“This was a complicated endeavor as we needed to separate the light of an already faint galaxy from the light of a supernova,” said Ahumada. “Gemini is the only ground-based telescope that can do follow-up observations like this with a flexible-enough schedule to let us squeeze in our observations.”
This result shows that classifying GRBs based solely on their duration may not be the best approach, and that additional observations are needed to determine a GRB’s cause.
“We were originally hunting for merging neutron stars, which are thought to produce short gamma-ray bursts,” added Ahumada. “Once we discovered GRB 200826A, however, we realized that this burst was more likely to be caused by a collapsing star’s supernova, which was a surprise!”
“The Gemini observatories continue to shed new light on the nature of these incredible explosions occurring across the distant Universe,” said Martin Still, Gemini Program Officer at NSF. “Dedicated instrumentation arriving for use over the next decade will maintain Gemini’s leadership in the follow-up of these awe-inspiring cosmic events.”
 Gamma-ray bursts occur extremely rarely, but when they do occur they release a spectacular amount of energy. In just a few seconds, a typical GRB will release more energy than the Sun will over its 10-billion-year lifetime.
 Neutron stars are some of the smallest, densest, and strangest astronomical objects in the Universe. Formed by the collapse of massive stars, they compress the mass of 1.4 Suns into a ball only 10 kilometers across. The material of neutron stars is as dense as the nucleus of an atom, and a single teaspoon of neutron-star material would weigh as much as Mount Everest on Earth. As well as their incredible density, neutron stars are also intensely hot and possess magnetic fields millions of times stronger than Earth’s.
 A star that has collapsed under its own gravity at the end of its life is also known as a collapsar. At the end of their lives, stars run out of the hydrogen that sustains nuclear reactions in their cores. Without the stabilizing pressure of these reactions, stars cannot fight gravity, and they collapse into an exotic stellar remnant. The mass of a star determines its fate: stars smaller than 1.4 times the mass of the Sun shrink to white dwarfs, larger stars collapse into neutron stars, and the largest stars collapse entirely, forming black holes.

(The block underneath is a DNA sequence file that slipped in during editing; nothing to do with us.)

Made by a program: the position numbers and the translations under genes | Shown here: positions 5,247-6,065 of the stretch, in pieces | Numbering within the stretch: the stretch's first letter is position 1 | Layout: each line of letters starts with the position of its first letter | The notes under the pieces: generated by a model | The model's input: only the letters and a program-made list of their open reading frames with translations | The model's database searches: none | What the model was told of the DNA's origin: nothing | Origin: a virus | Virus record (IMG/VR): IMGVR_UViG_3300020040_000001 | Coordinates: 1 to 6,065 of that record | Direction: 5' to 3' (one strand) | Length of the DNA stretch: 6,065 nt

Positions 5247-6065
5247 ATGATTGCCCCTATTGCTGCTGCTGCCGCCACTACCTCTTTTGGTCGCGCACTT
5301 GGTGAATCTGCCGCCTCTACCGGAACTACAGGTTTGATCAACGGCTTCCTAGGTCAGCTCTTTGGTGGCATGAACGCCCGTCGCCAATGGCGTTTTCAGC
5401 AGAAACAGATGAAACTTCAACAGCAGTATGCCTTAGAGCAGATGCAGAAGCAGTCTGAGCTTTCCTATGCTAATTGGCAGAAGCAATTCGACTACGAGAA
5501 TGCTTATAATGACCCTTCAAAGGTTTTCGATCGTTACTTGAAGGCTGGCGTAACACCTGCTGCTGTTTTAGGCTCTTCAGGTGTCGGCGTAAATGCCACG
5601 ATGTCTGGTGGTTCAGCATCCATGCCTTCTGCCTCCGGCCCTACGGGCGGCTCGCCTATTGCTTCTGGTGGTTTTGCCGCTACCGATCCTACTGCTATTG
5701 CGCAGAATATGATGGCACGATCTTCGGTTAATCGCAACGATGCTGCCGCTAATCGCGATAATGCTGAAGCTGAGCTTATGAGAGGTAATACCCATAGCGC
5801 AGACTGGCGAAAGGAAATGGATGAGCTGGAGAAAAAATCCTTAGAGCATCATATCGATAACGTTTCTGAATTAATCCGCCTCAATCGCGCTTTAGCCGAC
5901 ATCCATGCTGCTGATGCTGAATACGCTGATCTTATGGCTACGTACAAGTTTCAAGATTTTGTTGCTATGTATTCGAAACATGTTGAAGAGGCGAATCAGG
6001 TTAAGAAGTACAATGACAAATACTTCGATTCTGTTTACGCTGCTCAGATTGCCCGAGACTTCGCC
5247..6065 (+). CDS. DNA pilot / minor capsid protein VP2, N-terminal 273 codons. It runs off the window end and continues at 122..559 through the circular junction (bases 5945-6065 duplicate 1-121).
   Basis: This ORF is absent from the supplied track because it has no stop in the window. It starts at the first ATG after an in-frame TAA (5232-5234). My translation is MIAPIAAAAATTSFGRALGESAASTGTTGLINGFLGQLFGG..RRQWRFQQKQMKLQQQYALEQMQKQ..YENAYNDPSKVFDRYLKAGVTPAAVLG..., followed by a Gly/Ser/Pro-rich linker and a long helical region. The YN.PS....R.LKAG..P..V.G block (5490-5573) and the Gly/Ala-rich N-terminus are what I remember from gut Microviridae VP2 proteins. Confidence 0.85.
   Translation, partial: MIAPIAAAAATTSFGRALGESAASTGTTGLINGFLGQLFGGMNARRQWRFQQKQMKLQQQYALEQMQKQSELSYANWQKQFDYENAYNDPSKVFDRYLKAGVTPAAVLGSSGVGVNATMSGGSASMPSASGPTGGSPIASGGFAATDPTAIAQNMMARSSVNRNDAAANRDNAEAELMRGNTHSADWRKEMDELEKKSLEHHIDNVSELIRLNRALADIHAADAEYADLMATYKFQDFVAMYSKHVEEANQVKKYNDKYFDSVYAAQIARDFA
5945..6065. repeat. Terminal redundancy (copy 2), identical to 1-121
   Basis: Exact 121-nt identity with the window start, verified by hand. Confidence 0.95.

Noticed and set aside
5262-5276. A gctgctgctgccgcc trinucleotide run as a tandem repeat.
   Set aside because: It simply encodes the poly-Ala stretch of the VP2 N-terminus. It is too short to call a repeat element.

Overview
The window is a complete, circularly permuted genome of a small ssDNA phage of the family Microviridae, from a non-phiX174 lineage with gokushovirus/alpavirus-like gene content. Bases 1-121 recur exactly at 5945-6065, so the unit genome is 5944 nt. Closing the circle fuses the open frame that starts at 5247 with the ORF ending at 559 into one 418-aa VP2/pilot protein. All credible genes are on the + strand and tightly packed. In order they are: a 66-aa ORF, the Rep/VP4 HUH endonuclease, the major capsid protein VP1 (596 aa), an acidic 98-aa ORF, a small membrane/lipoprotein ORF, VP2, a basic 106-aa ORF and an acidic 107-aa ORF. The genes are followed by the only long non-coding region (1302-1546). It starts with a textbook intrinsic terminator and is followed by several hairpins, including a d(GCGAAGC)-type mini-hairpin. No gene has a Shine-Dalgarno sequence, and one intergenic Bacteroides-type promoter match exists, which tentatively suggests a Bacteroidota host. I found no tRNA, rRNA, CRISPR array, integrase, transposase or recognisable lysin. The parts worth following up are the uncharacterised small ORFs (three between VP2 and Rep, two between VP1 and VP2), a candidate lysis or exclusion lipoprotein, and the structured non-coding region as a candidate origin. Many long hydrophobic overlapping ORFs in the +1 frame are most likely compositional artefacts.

NSF’s NOIRLab (National Optical-Infrared Astronomy Research Laboratory), the US center for ground-based optical-infrared astronomy, operates the international Gemini Observatory (a facility of NSF, NRC-Canada, ANID-Chile, MCTIC-Brazil, MINCyT-Argentina, and KASI-Republic of Korea), Kitt Peak National Observatory (KPNO), Cerro Tololo Inter-American Observatory (CTIO), the Community Science and Data Center (CSDC), and Vera C. Rubin Observatory (operated in cooperation with the Department of Energy’s SLAC National Accelerator Laboratory). It is managed by the Association of Universities for Research in Astronomy (AURA) under a cooperative agreement with NSF and is headquartered in Tucson, Arizona. The astronomical community is honored to have the opportunity to conduct astronomical research on Iolkam Du’ag (Kitt Peak) in Arizona, on Maunakea in Hawai’i, and on Cerro Tololo and Cerro Pachón in Chile. We recognize and acknowledge the very significant cultural role and reverence that these sites have to the Tohono O’odham Nation, to the Native Hawaiian community, and to the local communities in Chile, respectively.